Yu Is A Beast, But Is Rangers’ Ace Worth A Quarter-Billion Dollars?
I’m sure some Texas Rangers’ fans will find this conversation a bit premature.
But when you consider the epic disaster the 2014 season has been, the Rangers need to start planning for the future. And there’s no more critical building block for the future of this franchise than Yu Darvish.
But that doesn’t necessarily mean he’ll be pitching in Arlington.
OK, OK, I know – that’s a jarring statement, so just take a moment to regroup … it’s alright, I can wait … OK, are you ready to continue?
Here are the facts as we know them.
Darvish is under contract with the Rangers through 2017, but can opt out after 2016 if he either wins a Cy Young in the next three years or places top two in the Cy Young voting twice over the next three years. Both seem like reasonably achievable goals, so let’s go off the conceit Darvish will be a free agent after the 2016 season.
At that point, Darvish will be 30 years, 3 months old – that is two months older than Detroit Tigers’ ace Justin Verlander was last year when he signed his contract extension, which was eight years for $202 million (when the vesting option is included). Keep in mind, contract values don’t go down as the years go on – so by the time we get to the end of 2016, I believe it will take an eight-year, $248 million contract to keep or (for another team) gain Darvish’s services.
Think $31 million per year is ridiculous? Keep in mind Tigers’ pitcher Max Scherzer recently turned down a contract offer worth $24 million per year.
So, would the Rangers be wise to make such a deal with Darvish?
Well, take a look at the last several mega contracts handed out to pitchers. There’s the deal for Mike Hampton (Colorado Rockies) – which looks like one of the worst baseball contracts handed out in the last 20 years; there’s Barry Zito (San Francisco Giants) – whose deal looks even worse than Hampton’s; and then there’s Johan Santana (New York Mets) – who actually looks like the worst overall value of the bunch. And don’t forget the most recent budget busters (CC Sabathia and Verlander) – both of which quickly lost velocity, with the former already on the DL and the latter likely to join him there soon.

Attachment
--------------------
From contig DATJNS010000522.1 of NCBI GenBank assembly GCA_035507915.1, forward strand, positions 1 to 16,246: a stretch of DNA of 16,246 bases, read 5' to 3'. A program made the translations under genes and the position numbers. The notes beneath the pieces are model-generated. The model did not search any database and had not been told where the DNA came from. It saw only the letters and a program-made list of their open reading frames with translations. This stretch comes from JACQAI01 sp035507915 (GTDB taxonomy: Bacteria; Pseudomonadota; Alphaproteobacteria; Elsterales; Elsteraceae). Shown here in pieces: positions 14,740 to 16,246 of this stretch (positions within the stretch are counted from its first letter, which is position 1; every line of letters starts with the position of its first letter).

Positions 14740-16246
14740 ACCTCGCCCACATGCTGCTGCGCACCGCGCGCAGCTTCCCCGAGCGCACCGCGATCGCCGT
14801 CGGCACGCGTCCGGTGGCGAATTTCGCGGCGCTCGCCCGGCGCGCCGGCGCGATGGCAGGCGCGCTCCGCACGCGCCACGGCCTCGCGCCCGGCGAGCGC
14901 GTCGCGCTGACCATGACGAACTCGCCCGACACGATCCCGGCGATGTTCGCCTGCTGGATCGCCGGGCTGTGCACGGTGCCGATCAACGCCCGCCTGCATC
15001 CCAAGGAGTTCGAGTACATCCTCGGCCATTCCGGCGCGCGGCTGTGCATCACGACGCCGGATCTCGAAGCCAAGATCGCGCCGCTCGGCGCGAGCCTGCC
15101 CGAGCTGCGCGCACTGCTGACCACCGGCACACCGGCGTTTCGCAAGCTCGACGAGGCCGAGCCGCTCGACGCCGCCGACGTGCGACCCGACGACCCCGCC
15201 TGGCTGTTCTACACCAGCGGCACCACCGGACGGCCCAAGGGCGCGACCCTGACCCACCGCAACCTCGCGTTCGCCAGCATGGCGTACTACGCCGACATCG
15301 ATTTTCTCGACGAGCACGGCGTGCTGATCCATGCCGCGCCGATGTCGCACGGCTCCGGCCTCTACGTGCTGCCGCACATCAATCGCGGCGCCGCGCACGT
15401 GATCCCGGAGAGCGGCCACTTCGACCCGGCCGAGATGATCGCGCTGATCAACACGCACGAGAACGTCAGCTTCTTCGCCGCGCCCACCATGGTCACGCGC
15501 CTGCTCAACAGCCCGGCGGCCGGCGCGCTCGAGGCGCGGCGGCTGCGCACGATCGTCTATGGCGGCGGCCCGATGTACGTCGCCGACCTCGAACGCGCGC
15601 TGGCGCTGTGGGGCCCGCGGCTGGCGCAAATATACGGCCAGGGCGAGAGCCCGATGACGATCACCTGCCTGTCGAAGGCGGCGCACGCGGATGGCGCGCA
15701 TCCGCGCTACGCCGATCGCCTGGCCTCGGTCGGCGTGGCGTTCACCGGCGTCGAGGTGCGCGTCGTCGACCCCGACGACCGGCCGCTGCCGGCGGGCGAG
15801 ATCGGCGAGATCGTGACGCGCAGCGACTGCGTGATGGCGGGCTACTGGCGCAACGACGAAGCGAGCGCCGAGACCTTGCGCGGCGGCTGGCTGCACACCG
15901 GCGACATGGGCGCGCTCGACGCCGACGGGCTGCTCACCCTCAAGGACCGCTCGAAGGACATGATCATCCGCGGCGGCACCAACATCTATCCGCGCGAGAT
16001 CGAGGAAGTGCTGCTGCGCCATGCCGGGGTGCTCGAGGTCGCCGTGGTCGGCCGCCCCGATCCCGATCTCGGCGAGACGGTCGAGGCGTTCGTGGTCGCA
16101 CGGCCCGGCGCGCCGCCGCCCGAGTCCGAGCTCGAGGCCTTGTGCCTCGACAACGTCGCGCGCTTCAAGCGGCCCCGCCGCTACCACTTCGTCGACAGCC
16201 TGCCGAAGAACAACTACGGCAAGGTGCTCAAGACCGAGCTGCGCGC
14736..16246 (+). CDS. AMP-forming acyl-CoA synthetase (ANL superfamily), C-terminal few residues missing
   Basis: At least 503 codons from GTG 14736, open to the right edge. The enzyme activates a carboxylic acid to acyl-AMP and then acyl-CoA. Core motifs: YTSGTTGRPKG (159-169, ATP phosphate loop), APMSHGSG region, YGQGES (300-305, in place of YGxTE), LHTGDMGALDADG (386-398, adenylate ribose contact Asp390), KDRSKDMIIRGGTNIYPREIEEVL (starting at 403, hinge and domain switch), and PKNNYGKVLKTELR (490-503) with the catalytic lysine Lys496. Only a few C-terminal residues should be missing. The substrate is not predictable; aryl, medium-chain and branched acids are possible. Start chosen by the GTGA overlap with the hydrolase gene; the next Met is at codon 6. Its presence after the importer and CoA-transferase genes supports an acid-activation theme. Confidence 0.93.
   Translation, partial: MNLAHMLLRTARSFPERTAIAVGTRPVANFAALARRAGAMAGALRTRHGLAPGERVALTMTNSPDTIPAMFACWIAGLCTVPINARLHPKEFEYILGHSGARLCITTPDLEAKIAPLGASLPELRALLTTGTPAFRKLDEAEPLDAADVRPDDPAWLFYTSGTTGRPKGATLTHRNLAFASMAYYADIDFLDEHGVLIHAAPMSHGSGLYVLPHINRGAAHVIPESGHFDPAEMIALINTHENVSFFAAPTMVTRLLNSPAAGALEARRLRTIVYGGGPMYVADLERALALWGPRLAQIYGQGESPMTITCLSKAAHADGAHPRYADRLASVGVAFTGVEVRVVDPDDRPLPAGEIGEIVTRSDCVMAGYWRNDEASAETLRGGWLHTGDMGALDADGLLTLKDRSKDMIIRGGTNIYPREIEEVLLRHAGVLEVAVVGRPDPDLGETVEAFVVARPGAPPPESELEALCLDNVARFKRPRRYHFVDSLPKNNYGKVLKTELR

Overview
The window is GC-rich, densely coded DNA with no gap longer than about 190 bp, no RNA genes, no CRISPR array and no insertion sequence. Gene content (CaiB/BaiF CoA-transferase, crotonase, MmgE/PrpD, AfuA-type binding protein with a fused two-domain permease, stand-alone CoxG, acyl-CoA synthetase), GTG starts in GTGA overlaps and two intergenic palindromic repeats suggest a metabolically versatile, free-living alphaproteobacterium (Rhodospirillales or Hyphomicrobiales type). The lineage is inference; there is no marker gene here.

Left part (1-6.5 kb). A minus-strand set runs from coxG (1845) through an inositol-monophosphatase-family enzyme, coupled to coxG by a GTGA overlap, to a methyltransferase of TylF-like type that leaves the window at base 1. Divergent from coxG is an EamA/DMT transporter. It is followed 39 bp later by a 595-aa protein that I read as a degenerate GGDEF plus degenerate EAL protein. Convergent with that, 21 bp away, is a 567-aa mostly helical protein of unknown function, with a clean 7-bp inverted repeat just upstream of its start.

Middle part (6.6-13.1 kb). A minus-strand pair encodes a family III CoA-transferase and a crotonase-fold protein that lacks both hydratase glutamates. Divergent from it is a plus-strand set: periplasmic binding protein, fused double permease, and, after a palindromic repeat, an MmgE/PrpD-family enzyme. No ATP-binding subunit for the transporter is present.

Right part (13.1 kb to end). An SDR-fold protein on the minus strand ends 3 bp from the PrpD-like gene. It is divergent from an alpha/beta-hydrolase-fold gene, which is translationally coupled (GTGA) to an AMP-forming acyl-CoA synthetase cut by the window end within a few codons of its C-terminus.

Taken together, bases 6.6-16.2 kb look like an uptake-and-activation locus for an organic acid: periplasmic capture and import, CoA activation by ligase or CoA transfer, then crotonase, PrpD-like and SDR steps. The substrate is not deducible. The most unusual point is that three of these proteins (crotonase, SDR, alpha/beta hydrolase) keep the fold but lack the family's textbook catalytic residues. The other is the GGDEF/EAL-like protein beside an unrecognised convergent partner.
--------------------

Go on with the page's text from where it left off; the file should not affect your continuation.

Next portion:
But let’s say the Rangers ignore all that precedent. Then, the question becomes would the Rangers make an eight-year, $248-million investment?
Of course everyone knows the biggest contract Texas has ever doled out is the 10-year, $252-million pact with Alex Rodriguez. But, outside of that debacle, the next biggest deal from the Rangers is the seven-year, $130-million contract for Shin-Soo Choo. So, would the club be willing to go more than $100 million higher for Darvish?
Because if there is any hesitation or doubt on the Rangers’ part, it’s time to start thinking about making a deal.
The Rangers are always hyping up their farm system, yet there is a dearth of high-level (Double-A, Triple-A) prospects ready to join the big-league club. Trading Darvish would hurt for sure (both on the field and in terms of fan confidence) but would also provide an injection of younger talent ready or almost ready for the Major Leagues.
I’m sure plenty of Rangers’ fans will balk at this idea, but sometimes you have to take a step back before taking two steps forward – and dealing Darvish at the 2015 trading deadline might just be the unconventional route to get this club (and all of its fans) exactly where they want to be.
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